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Medicina (Buenos Aires)

Print version ISSN 0025-7680


BRUZZO, Juan; CHIARELLA, Paula  and  RUGGIERO, Raúl A.. On the immunostimulatory hypothesis of cancer. Medicina (B. Aires) [online]. 2011, vol.71, n.6, pp.509-513. ISSN 0025-7680.

There is a rather generalized belief that the worst possible outcome for the application of immunological therapies against cancer is a null effect on tumor growth. However, a significant body of evidence summarized in the immunostimulatory hypothesis of cancer suggests that, upon certain circumstances, the growth of incipient and established tumors can be accelerated rather than inhibited by the immune response supposedly mounted to limit tumor growth. In order to provide more compelling evidence of this proposition, we have explored the growth behavior characteristics of twelve murine tumors -most of them of spontaneous origin- arisen in the colony of our laboratory, in putatively immunized and control mice. Using classical immunization procedures, 8 out of 12 tumors were actually stimulated in "immunized" mice while the remaining 4 were neither inhibited nor stimulated. Further, even these apparently non-antigenic tumors could reveal some antigenicity if more stringent than classical immunization procedures were used. This possibility was suggested by the results obtained with one of these four apparently non-antigenic tumors: the LB lymphoma. In effect, upon these stringent immunization pretreatments, LB was slightly inhibited or stimulated, depending on the titer of the immune reaction mounted against the tumor, with higher titers rendering inhibition and lower titers rendering tumor stimulation. All the above results are consistent with the immunostimulatory hypothesis that entails the important therapeutic implications -contrary to the orthodoxy- that, anti-tumor vaccines may run a real risk of doing harm if the vaccine-induced immunity is too weak to move the reaction into the inhibitory part of the immune response curve and that, a slight and prolonged immunodepression -rather than an immunostimulation- might interfere with the progression of some tumors and thus be an aid to cytotoxic therapies.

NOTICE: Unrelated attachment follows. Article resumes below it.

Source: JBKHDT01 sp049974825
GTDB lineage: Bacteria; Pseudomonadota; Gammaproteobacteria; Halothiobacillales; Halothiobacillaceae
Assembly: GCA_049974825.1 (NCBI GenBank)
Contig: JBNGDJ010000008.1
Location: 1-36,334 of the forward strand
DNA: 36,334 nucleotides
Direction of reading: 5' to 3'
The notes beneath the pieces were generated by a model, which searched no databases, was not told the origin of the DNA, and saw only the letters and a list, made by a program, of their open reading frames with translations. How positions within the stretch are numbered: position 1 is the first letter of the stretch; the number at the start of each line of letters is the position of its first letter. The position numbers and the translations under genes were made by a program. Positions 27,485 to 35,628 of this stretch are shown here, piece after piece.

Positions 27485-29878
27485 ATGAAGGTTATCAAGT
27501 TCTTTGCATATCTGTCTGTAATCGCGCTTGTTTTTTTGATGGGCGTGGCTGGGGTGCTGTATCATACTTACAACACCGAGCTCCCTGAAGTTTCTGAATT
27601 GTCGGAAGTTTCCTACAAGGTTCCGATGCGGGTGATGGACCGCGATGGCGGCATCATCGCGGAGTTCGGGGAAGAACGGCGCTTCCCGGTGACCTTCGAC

Keywords : Immunostimulatory hypothesis; Murine tumors; Immunization assays.

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